Japan’s government and its world-leading auto industry are together making a huge bet that hydrogen – not batteries – will provide power for the emission-free cars of the future. Starting with the Tokyo Olympics in 2020, they want to put millions of hydrogen vehicles onto the nation’s roads. Entrepreneurs and researchers worldwide are pursuing hydrogen. An industry-government collaboration in California targets 1m hydrogen-powered vehicles by 2030. Anita Sengupta, co-founder of US aviation start-up Airspace Experience Technologies, sees hydrogen fuel cells as a viable option for longer-range commercial jets by 2050. But there is nowhere more enthusiastic than Japan. “Hydrogen, as both a primary source, and more importantly, a carrier of energy, must become cheaper and more easily affordable,” declared prime minister Shinzo Abe in Davos this year. “My government is aiming to reduce the production cost of hydrogen by at least 90 per cent by the year 2050, to make it cheaper than natural gas.” The hydrogen vision published by Japan’s ministry of economy, trade and industry is expansive. It starts with brown coal in Australia, which will be gasified to produce low-cost hydrogen, with the carbon pumped back underground.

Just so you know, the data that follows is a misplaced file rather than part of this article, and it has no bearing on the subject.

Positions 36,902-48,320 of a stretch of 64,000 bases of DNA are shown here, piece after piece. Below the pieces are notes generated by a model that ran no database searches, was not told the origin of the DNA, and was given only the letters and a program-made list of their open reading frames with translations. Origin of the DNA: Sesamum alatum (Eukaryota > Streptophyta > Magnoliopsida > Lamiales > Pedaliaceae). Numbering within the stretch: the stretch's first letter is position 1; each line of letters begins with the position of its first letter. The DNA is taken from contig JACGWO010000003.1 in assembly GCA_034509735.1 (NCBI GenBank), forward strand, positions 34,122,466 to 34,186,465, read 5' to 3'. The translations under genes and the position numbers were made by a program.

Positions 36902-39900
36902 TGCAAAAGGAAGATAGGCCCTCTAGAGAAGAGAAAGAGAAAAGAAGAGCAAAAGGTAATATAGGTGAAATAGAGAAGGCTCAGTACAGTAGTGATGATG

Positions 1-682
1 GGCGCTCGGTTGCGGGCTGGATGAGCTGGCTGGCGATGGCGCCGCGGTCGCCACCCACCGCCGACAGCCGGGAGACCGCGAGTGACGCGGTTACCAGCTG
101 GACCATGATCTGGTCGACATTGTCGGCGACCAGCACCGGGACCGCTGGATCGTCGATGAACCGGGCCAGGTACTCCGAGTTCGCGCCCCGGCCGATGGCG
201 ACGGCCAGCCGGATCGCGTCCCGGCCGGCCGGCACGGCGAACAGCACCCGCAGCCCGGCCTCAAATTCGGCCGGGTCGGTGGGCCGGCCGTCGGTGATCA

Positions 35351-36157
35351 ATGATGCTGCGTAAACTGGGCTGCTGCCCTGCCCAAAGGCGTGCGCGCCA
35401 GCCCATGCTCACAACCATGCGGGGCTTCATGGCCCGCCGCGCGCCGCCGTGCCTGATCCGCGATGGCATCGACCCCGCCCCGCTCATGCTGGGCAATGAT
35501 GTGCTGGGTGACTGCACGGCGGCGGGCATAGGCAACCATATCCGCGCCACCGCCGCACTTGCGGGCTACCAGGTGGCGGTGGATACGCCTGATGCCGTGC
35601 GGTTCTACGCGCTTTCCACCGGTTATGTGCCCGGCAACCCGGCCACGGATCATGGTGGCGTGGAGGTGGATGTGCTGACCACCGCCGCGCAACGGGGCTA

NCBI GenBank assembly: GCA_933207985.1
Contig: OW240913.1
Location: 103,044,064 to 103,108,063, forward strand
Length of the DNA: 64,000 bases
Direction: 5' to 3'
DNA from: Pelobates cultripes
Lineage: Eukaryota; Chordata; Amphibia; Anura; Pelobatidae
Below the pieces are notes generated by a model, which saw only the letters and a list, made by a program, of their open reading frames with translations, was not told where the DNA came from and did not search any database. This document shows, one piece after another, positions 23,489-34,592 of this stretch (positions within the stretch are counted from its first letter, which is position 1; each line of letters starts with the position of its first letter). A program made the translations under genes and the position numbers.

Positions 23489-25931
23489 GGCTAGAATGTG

FT 17th June 2019 read more »
Kyushu Electric Power Co. will be forced to halt a Kagoshima Prefecture nuclear reactor next March due to a delay in the construction of a facility meant to prepare for possible terrorist attacks, company officials said. The No. 1 reactor at the Fukuoka-based company’s Sendai power plant will be the first in Japan whose operation will be suspended because of a delay in the construction of such a facility. In April this year, the Nuclear Regulation Authority decided to order that reactors be halted if such facilities were not completed by a set deadline. On Wednesday, the authority indicated its policy is to issue such an order about a week before the deadline.
Japan Times 15th June 2019 read more »